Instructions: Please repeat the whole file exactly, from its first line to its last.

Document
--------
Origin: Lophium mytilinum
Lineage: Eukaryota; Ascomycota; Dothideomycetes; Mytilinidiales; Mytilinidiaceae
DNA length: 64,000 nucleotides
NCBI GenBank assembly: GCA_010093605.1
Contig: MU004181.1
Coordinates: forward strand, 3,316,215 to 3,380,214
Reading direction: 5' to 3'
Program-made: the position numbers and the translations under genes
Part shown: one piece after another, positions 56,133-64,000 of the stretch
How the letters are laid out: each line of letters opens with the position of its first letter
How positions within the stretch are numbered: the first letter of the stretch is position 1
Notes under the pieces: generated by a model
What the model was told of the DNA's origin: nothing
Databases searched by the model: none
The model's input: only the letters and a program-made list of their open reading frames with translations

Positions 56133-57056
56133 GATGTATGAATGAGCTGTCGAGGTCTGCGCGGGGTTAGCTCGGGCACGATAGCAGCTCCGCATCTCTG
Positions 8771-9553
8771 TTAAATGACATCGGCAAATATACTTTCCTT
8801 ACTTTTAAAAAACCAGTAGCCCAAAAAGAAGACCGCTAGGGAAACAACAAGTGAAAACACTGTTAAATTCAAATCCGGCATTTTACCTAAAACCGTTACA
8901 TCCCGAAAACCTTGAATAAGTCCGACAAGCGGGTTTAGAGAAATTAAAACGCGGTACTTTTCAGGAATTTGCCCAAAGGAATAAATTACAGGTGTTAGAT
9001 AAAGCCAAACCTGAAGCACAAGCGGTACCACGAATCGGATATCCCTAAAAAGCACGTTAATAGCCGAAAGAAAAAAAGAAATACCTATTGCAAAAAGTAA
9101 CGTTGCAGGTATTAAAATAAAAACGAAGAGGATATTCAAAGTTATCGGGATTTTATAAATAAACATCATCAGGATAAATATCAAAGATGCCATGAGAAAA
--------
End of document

Origin: Lophium mytilinum
Lineage: Eukaryota; Ascomycota; Dothideomycetes; Mytilinidiales; Mytilinidiaceae
DNA length: 64,000 nucleotides
NCBI GenBank assembly: GCA_010093605.1
Contig: MU004181.1
Coordinates: forward strand, 3,316,215 to 3,380,214
Reading direction: 5' to 3'
Program-made: the position numbers and the translations under genes
Part shown: one piece after another, positions 56,133-64,000 of the stretch
How the letters are laid out: each line of letters opens with the position of its first letter
How positions within the stretch are numbered: the first letter of the stretch is position 1
Notes under the pieces: generated by a model
What the model was told of the DNA's origin: nothing
Databases searched by the model: none
The model's input: only the letters and a program-made list of their open reading frames with translations

Positions 56133-57056
56133 GATGTATGAATGAGCTGTCGAGGTCTGCGCGGGGTTAGCTCGGGCACGATAGCAGCTCCGCATCTCTG
Positions 8771-9553
8771 TTAAATGACATCGGCAAATATACTTTCCTT
8801 ACTTTTAAAAAACCAGTAGCCCAAAAAGAAGACCGCTAGGGAAACAACAAGTGAAAACACTGTTAAATTCAAATCCGGCATTTTACCTAAAACCGTTACA
8901 TCCCGAAAACCTTGAATAAGTCCGACAAGCGGGTTTAGAGAAATTAAAACGCGGTACTTTTCAGGAATTTGCCCAAAGGAATAAATTACAGGTGTTAGAT
9001 AAAGCCAAACCTGAAGCACAAGCGGTACCACGAATCGGATATCCCTAAAAAGCACGTTAATAGCCGAAAGAAAAAAAGAAATACCTATTGCAAAAAGTAA
9101 CGTTGCAGGTATTAAAATAAAAACGAAGAGGATATTCAAAGTTATCGGGATTTTATAAATAAACATCATCAGGATAAATATCAAAGATGCCATGAGAAAA